Ex-National Security Agency contractor Edward Snowden says he's willing to visit Germany and testify about US spying on Chancellor Angela Merkel and other matters about which he "knows a lot," according to a German parliamentarian who visited with him at an undisclosed location in Moscow Thursday.
A top German security official, Interior Minister Hans-Peter Friedrich, said Friday that Germany is willing to receive Mr. Snowden's input. "We will find a way to make a conversation possible if Mr. Snowden is prepared to talk to German officials," Mr. Friedrich is quoted as saying.
Hans-Christian Ströbele, a Green member of the Bundestag, says he held extensive discussions with Snowden and was handed a typewritten letter – released Friday at a Berlin press conference – from the fugitive ex-CIA employee to deliver to Ms. Merkel, the German parliament, and federal prosecutors. The letter expressed his willingness to come and testify "when the situation is resolved."
"He expressed his principle readiness to help clarify the situation. Basis for this is what we must create. That’s what we discussed for a long time and from all angles," Ströbele said. "He is essentially prepared to come to Germany and give testimony, but the conditions must be discussed."
Germany, which was one of many countries to deny Snowden's request for asylum back in July when he was frantically trying to find a place of refuge, would have to grant him safe passage to come and talk about the claims of NSA spying on Merkel and millions of German citizens. That would undoubtedly infuriate the US and could turn the current brouhaha over the surveillance allegations into a more serious crisis.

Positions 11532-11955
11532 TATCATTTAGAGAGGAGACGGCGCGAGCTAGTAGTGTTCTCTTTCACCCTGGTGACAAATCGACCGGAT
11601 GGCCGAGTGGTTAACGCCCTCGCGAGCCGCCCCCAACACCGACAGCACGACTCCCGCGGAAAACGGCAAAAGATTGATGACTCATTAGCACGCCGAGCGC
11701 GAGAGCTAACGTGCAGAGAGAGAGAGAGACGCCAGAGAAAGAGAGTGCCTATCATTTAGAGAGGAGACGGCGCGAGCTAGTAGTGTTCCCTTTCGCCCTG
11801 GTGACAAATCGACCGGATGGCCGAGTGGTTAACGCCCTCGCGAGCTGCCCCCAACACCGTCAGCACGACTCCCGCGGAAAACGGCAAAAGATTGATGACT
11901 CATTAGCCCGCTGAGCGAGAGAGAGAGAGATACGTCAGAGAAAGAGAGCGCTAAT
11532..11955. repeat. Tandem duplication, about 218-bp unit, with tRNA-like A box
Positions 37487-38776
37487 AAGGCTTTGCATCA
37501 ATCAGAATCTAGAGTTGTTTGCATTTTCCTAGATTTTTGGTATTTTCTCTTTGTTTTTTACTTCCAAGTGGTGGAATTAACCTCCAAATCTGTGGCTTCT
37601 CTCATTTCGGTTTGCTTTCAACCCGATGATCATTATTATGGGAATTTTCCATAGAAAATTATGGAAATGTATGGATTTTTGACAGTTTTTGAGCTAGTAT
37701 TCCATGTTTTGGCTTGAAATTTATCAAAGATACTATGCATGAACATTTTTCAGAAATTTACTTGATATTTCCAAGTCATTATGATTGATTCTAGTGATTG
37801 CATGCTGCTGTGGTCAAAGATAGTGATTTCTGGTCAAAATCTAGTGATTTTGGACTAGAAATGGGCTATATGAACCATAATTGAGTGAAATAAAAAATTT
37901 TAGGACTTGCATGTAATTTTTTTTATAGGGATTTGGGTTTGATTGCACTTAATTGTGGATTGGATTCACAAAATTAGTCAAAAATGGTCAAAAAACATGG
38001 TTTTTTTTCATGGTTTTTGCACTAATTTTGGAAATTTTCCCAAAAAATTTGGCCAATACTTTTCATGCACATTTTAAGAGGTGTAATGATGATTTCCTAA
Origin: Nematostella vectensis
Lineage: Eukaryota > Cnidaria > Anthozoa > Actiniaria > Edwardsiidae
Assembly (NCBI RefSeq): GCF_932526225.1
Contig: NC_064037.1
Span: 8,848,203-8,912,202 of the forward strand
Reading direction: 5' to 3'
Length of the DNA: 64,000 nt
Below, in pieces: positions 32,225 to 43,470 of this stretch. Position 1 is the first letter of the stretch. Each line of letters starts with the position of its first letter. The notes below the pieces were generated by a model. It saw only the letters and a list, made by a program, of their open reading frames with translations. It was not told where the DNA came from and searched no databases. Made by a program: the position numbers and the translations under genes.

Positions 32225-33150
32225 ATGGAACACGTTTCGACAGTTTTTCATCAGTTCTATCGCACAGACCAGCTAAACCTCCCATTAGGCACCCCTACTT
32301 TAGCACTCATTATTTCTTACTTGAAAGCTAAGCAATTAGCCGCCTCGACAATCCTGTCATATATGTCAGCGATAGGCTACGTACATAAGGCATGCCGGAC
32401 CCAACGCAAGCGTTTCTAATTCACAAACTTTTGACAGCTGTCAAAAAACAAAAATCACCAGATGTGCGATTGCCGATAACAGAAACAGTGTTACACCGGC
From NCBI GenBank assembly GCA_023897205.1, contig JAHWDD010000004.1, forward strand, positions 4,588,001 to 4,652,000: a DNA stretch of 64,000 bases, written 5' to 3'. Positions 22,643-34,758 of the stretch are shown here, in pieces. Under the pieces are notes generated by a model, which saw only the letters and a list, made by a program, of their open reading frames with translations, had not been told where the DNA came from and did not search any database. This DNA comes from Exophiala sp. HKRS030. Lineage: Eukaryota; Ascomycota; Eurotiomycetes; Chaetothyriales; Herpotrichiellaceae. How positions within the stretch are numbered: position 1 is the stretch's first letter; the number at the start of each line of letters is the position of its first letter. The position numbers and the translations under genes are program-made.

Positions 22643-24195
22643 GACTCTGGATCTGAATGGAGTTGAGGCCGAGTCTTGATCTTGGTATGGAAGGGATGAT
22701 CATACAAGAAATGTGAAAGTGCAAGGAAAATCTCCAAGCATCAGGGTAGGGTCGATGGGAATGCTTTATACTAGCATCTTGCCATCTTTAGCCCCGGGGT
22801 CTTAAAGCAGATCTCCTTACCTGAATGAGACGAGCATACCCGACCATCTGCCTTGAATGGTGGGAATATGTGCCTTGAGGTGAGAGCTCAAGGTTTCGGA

Russia's independent Interfax news agency quoted an expert source as saying that German prosecutors might travel to Russia to depose Snowden, or even pass written questions to him, and thus sidestep the problem of travel.
Journalists attending Ströbele's press conference in Berlin Friday tweeted that, according to the MP, it is possible the Bundestag will issue a safe-conduct pass to Snowden, which it is empowered to do for witnesses in parliamentary inquiries. Ströbele also quoted Snowden as saying that he would much rather testify before the US Congress than the German Bundestag, if he were given the choice.
Since being granted a year's political asylum in Russia in August, Snowden has gradually become more visible. Earlier this month he was visited by his father and a group of US whistleblowers and has been photographed by a security services-linked Russian news agency, Lifenews.ru, shopping for groceries and taking a cruise on the Moscow River.
On Thursday, Snowden's Russian lawyer Anatoly Kucherena said his client has found a job with a leading Russian website, which he will begin doing in November. He declined to name the company "for security reasons."
Speculation about his new employer has centered around the Russian knockoff of Facebook, VKontakte, whose founder Pavel Durov has been an outspoken defender of Snowden. "We invite Edward to St. Petersburg [where VKontakte is based] and will be delighted if he decides to complete VKontakte's star team of programmers," the organization's founder, Pavel Durov, wrote on his VKontakte page in early August.
VKontakte is one of Russia's largest websites, claiming 220 million registered users and 53 million daily users.
According to the official RIA-Novosti agency, the country's two other main websites, Yandex and Mail.ru, have categorically denied hiring Snowden.